Why did I just spend four paragraphs ranting about what the NFL has become? Because what broke me out of my football-induced sports doldrums last night was a tremendous college basketball game between Marquette and No. 6 Xavier. While yes, Marquette lost by a final of 91-87, I went in expecting a great matchup between teams with contrasting styles, got a game that bested my expectations, and walked away feeling like nobody could have been less than entertained. It was, in short, the opposite of recent NFL experiences.
Marquette/Xavier was one of three games that opened a 2017-18 BIG EAST basketball schedule where every single game could be competitive. The other two had Butler/Georgetown in a double-overtime thriller, and DePaul, long the league’s doormat, staying within reasonable range of No. 1 Villanova, cutting a 30-point deficit down to 17 over nearly nine minutes in the second half. Even with the Wildcats up big shortly after halftime, DePaul still gave you reason to watch. All three games last night summed to a far better average product than what you saw this past weekend in the NFL.
College basketball isn’t perfect by any means. On a macro level, there are big problems that may cause major changes to the structure of the game very soon, while there’s been enough one-and-dones, and top talent skipping the college game to make it not feel like the cradle of future greatness it once was. Marquette also faces unique issues. It needs to win back locals that may have seen back-to-back Wisconsin Final Four appearances and a three-year MU tournament absence as reasons to become Badger devotees. BIG EAST games are often on the insular FS1, if not the outpost of FS2, which have not become destination sports channels and face questionable futures in light of Fox divesting other sports properties. Furthermore, ESPN’s growing ruthlessness with regards to only covering events it has rights for doesn’t help Marquette or the conference. Remember, ESPN thought the BIG EAST was so dead after it decided not to make a competitive offer for the re-formed league’s rights, it actually wrote the conference a requiem. If you want to know more, ask the NHL.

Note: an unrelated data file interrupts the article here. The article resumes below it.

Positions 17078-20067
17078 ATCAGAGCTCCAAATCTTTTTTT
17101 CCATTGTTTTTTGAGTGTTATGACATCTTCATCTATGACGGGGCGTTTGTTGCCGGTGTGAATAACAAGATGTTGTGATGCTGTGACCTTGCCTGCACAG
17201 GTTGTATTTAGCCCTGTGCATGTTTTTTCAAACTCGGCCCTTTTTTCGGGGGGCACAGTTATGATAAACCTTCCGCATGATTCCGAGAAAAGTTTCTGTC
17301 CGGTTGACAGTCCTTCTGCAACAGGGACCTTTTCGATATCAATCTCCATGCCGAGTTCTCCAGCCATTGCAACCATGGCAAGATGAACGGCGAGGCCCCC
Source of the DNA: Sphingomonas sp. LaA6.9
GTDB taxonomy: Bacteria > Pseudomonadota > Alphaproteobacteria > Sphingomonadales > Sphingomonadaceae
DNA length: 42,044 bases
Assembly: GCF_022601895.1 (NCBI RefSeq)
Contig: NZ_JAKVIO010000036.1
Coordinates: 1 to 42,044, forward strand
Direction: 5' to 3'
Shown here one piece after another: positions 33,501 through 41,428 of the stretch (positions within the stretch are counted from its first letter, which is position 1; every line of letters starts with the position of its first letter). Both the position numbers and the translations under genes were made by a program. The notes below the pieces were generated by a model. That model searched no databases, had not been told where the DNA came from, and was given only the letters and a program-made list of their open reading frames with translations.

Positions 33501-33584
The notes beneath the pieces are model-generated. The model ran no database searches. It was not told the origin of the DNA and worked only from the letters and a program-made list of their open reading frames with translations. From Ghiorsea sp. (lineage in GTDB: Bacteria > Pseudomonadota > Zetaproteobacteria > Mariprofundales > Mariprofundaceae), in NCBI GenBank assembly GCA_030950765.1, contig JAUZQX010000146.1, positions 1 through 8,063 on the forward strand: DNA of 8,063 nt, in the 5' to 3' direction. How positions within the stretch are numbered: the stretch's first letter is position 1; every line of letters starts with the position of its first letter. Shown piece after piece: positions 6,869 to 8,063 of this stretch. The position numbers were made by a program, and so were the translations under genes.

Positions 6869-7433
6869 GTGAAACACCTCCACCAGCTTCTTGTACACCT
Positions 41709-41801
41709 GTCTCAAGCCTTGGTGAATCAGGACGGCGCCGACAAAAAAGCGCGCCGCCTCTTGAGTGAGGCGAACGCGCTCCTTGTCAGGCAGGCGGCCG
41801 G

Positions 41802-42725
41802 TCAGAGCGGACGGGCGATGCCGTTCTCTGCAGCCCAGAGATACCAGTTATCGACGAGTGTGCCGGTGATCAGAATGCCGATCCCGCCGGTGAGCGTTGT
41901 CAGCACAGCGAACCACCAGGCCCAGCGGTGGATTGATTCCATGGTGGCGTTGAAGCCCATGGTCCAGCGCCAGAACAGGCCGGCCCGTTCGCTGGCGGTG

Still, if you could take what we saw last night with Marquette/Xavier, bottle it and put a little of that magic, energy and environment in every college basketball game, you’d have a consistently fun product to watch. In the far-from-dead BIG EAST, that’s what you usually have, and with Marquette back to being one of the nation’s best offensive teams, they make every game interesting.
Something being interesting, and drawing interest, are two different things, though. Regular-season college basketball ratings often leave networks wanting such that the sport is often seen as mere filler programming. Maybe this is the time for college basketball, its fans, and Marquette to seize the opportunity: Cure the issues so the social media dialog can remain focused on the competition. Demand change to give players reason to want to come and play, including compensation, even if delayed. Follow the NBA’s lead in seeking every way possible to promote the game on social media. And, most importantly, keep the game fair, balanced, and more focused on the on-court product than the money-making apparatuses surrounding it. Dollars will come if the game itself is kept in the spotlight.
The NFL isn’t putting together a good product right now. College basketball is, if it produces many more games like Marquette/Xavier. If it can transform itself and solve its issues, there’s great potential for the sport. It needs to take advantage of this unique moment.
UP NEXT: MU/Georgetown, 3:30 p.m. Saturday downtown. You should watch; it’s fun stuff.
Photo: Getty Images